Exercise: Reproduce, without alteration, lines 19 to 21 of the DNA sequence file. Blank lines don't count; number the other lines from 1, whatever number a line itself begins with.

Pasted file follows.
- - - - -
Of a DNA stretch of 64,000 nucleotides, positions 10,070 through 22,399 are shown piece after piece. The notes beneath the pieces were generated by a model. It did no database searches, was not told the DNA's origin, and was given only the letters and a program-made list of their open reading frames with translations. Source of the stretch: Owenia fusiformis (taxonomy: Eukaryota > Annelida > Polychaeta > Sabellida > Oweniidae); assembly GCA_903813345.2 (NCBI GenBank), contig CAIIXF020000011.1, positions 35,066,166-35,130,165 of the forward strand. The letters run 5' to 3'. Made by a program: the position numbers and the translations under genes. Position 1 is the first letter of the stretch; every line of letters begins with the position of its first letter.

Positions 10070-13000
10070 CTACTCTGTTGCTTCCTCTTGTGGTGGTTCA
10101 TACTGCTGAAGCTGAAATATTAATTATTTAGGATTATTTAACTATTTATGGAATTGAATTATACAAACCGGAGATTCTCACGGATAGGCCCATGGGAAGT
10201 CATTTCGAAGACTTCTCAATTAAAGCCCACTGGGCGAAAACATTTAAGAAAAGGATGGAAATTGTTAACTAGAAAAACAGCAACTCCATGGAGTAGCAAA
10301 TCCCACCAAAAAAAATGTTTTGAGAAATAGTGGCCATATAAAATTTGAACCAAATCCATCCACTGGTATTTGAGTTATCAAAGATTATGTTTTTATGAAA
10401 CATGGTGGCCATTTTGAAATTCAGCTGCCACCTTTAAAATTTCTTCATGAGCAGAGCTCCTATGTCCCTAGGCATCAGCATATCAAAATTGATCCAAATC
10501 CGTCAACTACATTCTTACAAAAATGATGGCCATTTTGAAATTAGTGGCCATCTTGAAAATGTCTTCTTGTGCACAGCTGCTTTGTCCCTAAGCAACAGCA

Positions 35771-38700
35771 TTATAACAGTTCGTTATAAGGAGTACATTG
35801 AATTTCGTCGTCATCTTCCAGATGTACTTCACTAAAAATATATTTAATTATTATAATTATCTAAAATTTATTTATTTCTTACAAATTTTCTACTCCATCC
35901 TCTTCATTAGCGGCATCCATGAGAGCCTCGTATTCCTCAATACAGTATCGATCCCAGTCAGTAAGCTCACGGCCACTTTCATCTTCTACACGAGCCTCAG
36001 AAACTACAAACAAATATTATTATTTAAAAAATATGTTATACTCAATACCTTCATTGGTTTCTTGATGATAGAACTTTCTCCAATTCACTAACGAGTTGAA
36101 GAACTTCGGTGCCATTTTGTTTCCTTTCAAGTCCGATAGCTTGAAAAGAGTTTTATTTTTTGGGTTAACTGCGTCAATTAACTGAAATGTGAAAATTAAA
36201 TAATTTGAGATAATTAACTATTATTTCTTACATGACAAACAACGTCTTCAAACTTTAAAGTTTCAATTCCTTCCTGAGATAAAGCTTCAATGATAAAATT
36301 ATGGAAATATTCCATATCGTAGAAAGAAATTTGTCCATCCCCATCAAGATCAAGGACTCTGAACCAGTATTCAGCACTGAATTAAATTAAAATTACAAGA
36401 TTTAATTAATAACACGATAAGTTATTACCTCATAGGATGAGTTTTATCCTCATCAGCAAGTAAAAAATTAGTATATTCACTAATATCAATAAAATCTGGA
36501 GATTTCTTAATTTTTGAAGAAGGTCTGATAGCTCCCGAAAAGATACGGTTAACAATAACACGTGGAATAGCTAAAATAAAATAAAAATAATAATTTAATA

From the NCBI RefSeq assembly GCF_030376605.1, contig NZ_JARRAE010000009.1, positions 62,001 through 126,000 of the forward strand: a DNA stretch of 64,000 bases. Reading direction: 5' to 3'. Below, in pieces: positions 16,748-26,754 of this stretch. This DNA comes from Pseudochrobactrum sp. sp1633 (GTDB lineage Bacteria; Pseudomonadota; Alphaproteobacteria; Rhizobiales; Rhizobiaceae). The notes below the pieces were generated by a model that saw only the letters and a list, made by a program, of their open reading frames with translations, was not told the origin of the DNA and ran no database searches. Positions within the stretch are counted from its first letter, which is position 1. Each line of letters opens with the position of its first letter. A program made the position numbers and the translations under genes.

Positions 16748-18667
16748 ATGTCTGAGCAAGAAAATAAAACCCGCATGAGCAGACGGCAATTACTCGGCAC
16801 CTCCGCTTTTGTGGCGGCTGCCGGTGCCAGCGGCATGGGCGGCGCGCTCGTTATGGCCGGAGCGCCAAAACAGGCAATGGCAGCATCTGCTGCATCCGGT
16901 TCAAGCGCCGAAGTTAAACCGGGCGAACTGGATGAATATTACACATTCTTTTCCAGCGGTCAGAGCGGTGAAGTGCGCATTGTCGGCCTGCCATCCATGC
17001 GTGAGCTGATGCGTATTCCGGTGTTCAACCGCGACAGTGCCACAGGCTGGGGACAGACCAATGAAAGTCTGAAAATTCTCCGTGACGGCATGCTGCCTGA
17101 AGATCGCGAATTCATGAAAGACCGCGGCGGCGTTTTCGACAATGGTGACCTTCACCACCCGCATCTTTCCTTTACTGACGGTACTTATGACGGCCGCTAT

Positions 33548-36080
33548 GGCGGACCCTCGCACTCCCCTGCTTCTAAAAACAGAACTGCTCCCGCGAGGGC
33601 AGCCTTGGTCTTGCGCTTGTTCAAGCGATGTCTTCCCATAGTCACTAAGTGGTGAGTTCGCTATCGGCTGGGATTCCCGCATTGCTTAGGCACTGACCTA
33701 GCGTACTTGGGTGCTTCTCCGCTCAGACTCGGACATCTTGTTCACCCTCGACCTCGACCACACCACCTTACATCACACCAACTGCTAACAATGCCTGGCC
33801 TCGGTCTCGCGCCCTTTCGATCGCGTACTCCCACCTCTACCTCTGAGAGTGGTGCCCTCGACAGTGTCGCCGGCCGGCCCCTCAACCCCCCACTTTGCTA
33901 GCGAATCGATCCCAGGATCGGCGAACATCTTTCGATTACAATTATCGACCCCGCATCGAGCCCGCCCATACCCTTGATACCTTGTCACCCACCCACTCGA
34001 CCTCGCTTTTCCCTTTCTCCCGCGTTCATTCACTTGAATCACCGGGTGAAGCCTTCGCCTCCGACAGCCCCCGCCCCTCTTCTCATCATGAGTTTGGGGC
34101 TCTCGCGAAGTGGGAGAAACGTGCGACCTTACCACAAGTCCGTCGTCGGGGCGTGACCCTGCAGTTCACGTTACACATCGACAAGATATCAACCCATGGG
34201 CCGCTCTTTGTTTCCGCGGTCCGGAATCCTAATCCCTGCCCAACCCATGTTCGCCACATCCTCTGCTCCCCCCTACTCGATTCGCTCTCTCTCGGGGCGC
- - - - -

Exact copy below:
From the NCBI RefSeq assembly GCF_030376605.1, contig NZ_JARRAE010000009.1, positions 62,001 through 126,000 of the forward strand: a DNA stretch of 64,000 bases. Reading direction: 5' to 3'. Below, in pieces: positions 16,748-26,754 of this stretch. This DNA comes from Pseudochrobactrum sp. sp1633 (GTDB lineage Bacteria; Pseudomonadota; Alphaproteobacteria; Rhizobiales; Rhizobiaceae). The notes below the pieces were generated by a model that saw only the letters and a list, made by a program, of their open reading frames with translations, was not told the origin of the DNA and ran no database searches. Positions within the stretch are counted from its first letter, which is position 1. Each line of letters opens with the position of its first letter. A program made the position numbers and the translations under genes.

Positions 16748-18667
16748 ATGTCTGAGCAAGAAAATAAAACCCGCATGAGCAGACGGCAATTACTCGGCAC